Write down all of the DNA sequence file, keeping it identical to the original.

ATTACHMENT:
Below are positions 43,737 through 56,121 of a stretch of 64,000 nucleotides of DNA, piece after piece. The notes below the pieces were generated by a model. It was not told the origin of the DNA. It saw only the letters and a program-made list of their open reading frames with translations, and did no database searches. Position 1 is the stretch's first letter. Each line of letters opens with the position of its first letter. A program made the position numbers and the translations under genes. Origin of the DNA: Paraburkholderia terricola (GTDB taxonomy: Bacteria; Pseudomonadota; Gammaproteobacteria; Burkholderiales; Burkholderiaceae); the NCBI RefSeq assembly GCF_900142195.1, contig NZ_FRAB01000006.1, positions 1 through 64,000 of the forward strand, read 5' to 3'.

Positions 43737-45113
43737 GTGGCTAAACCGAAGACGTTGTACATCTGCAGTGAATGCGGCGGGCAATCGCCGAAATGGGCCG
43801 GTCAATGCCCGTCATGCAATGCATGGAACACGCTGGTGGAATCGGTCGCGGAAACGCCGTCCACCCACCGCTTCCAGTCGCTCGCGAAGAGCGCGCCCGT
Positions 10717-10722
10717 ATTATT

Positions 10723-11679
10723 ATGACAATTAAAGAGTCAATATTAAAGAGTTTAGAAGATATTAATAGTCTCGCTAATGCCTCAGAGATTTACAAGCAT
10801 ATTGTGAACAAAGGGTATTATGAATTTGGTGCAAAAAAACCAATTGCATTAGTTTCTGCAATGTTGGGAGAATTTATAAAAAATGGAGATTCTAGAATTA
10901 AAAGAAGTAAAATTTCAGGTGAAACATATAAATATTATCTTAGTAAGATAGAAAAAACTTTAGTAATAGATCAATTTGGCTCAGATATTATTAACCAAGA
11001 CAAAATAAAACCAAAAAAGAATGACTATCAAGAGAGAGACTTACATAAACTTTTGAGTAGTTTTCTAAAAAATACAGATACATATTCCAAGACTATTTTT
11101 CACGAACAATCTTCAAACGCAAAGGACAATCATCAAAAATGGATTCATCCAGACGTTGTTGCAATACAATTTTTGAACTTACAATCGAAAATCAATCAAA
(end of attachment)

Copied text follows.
Below are positions 43,737 through 56,121 of a stretch of 64,000 nucleotides of DNA, piece after piece. The notes below the pieces were generated by a model. It was not told the origin of the DNA. It saw only the letters and a program-made list of their open reading frames with translations, and did no database searches. Position 1 is the stretch's first letter. Each line of letters opens with the position of its first letter. A program made the position numbers and the translations under genes. Origin of the DNA: Paraburkholderia terricola (GTDB taxonomy: Bacteria; Pseudomonadota; Gammaproteobacteria; Burkholderiales; Burkholderiaceae); the NCBI RefSeq assembly GCF_900142195.1, contig NZ_FRAB01000006.1, positions 1 through 64,000 of the forward strand, read 5' to 3'.

Positions 43737-45113
43737 GTGGCTAAACCGAAGACGTTGTACATCTGCAGTGAATGCGGCGGGCAATCGCCGAAATGGGCCG
43801 GTCAATGCCCGTCATGCAATGCATGGAACACGCTGGTGGAATCGGTCGCGGAAACGCCGTCCACCCACCGCTTCCAGTCGCTCGCGAAGAGCGCGCCCGT
Positions 10717-10722
10717 ATTATT

Positions 10723-11679
10723 ATGACAATTAAAGAGTCAATATTAAAGAGTTTAGAAGATATTAATAGTCTCGCTAATGCCTCAGAGATTTACAAGCAT
10801 ATTGTGAACAAAGGGTATTATGAATTTGGTGCAAAAAAACCAATTGCATTAGTTTCTGCAATGTTGGGAGAATTTATAAAAAATGGAGATTCTAGAATTA
10901 AAAGAAGTAAAATTTCAGGTGAAACATATAAATATTATCTTAGTAAGATAGAAAAAACTTTAGTAATAGATCAATTTGGCTCAGATATTATTAACCAAGA
11001 CAAAATAAAACCAAAAAAGAATGACTATCAAGAGAGAGACTTACATAAACTTTTGAGTAGTTTTCTAAAAAATACAGATACATATTCCAAGACTATTTTT
11101 CACGAACAATCTTCAAACGCAAAGGACAATCATCAAAAATGGATTCATCCAGACGTTGTTGCAATACAATTTTTGAACTTACAATCGAAAATCAATCAAA